Online Foster Application

Downloadable Foster Application

Fostering is the most rewarding part of volunteering for a shelter or rescue organization.  When a rescue does not have a physical facility, the use of fosters is  essential in order to rescue as many dogs as possible.  

Every dog that is fostered and subsequently adopted makes room for another dog to be taken out of a shelter environment and placed in a loving foster home.

While fostering it is a great way to help rescues help homeless animals, you must be prepared to be a foster pet parent.  Below is a list of factors that should be taken into consideration before taking a foster pet into your home.

  • Does size matter to you?
  • Are you okay with barking, drooling, or shedding?
  • Can you handle medical or behavioral issues?
  • Is everyone in your household on board with fostering?
  • Do you have children?
  • Will your resident dog or cat accept another dog in their home?
  • Does anyone in the house have allergies?
  • Do you have a fenced-in yard?  
  • Do you have time to socialize and train your foster dog? This includes going for walks, taking classes, etc.
  • Do you frequent dog parks? W.A.R. will not allow fosters to take the dogs in their care to dog parks.
  • Will you be willing to keep fostering this dog until its adoption? Some breeds, especially adolescent bully breeds, can sometimes take months to be adopted.

Fostering entails more than just housing a dog and loving it. It also involves teaching the dog to be a well mannered companion. Most times we will not know the dog’s history.  The dog may have behavioral problems ranging from mild (jumping) to severe (separation anxiety).  As a foster parent, you will be asked to try to help the dog overcome his/her issue(s).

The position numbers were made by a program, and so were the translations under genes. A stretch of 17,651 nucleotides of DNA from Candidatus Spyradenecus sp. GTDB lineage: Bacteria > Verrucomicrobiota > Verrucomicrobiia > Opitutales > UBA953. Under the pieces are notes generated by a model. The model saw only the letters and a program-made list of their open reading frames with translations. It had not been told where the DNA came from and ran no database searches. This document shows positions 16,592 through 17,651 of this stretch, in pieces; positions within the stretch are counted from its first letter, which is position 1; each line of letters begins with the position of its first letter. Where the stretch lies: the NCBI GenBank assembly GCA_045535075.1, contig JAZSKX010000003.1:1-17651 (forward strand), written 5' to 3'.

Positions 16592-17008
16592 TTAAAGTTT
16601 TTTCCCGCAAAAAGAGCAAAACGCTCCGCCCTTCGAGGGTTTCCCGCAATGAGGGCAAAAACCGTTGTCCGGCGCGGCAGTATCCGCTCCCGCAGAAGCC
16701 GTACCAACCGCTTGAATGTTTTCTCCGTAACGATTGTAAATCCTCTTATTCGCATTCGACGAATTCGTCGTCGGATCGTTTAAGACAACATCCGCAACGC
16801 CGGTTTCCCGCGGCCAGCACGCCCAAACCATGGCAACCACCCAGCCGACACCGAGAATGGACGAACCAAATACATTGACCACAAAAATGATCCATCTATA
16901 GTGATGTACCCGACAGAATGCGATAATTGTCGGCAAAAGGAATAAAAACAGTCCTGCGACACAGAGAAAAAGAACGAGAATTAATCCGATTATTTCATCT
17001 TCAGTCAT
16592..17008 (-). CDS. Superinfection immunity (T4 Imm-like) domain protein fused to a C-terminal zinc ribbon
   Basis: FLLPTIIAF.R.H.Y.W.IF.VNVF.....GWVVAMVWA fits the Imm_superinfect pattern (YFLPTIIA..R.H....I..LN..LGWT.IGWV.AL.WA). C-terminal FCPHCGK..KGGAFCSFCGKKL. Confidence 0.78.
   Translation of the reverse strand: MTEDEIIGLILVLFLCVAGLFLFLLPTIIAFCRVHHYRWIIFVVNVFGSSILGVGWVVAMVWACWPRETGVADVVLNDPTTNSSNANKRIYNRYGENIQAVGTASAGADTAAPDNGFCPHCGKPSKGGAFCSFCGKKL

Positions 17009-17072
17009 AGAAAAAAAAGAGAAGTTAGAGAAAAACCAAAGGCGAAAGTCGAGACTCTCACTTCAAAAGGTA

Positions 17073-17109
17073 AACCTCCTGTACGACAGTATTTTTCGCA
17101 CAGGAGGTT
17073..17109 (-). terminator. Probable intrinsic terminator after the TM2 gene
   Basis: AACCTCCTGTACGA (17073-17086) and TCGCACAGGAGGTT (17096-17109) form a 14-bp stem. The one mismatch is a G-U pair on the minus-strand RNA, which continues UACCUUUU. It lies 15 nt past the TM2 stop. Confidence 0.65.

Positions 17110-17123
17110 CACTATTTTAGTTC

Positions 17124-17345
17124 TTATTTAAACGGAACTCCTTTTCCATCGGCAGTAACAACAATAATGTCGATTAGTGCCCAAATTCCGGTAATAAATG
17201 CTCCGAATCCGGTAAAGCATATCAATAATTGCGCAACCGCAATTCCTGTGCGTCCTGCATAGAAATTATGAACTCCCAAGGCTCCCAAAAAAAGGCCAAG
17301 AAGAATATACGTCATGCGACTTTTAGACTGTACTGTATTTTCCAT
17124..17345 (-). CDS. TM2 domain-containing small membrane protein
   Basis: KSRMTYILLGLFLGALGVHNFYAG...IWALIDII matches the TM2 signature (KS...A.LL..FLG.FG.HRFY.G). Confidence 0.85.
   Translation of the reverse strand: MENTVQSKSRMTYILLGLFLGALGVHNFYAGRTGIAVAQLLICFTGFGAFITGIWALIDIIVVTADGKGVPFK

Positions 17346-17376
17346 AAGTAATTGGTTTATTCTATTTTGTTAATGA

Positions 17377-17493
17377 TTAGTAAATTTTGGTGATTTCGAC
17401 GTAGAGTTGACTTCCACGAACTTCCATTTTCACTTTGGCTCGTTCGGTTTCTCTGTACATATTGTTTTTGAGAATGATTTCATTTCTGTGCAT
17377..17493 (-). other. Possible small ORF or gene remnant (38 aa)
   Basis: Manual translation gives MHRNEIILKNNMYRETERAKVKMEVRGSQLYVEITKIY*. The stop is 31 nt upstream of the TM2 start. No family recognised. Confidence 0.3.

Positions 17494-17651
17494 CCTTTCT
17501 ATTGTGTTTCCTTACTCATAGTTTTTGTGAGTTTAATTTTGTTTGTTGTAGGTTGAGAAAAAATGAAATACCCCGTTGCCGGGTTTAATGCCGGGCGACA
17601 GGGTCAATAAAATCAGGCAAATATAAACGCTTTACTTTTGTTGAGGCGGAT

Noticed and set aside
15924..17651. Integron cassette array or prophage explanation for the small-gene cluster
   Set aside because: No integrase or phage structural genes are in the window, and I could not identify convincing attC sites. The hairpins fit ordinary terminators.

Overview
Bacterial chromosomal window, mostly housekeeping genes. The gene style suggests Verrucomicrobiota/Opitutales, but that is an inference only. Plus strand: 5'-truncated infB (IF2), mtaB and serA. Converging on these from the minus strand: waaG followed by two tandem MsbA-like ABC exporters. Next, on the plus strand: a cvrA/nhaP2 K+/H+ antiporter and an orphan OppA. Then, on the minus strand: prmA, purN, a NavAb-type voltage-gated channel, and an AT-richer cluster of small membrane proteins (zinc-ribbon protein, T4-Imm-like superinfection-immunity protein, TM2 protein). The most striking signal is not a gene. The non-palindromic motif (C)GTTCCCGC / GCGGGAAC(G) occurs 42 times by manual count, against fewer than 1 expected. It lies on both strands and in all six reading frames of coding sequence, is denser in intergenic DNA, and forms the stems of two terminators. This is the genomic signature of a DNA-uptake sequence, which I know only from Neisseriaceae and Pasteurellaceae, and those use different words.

Training and socializing makes for a very adoptable and enjoyable pet. This is just as important for puppies as it is for adolescent or adult dogs. W.A.R. only uses Positive Reinforcement when training dogs.

Although many people believe rescue dogs were physically abused, this is rarely the case.  There are many kinds of abuse that do not include hitting and beating an animal. Abuse can be in the form of mental torment or not grooming properly, if at all, which allows painful matting to form.  

As a W.A.R. Foster Pet Parent you will be required to house-train, crate train, socialize, and teach basics, such as sit, down, come.  The foster parent should also keep a journal of the dog’s progress, problems, issues, etc. If you choose, you can be part of the adoption process of your foster dog. Either way, we value and depend on your opinion/advice on whether the potential adopter is a good match for this particular dog.


  • Crate
  • ExPen
  • Baby Gates
  • Kongs (at least 2)
  • Dog Bed
  • Food
  • Food & Water Bowls
  • Collar & Leash

W.A.R. will supply you with as much of this as we possibly can .  At the discretion of the Directors, some supplies will be reimbursed and others may not.

W.A.R. Representatives are here to help you in any way to make your fostering experience a great one!

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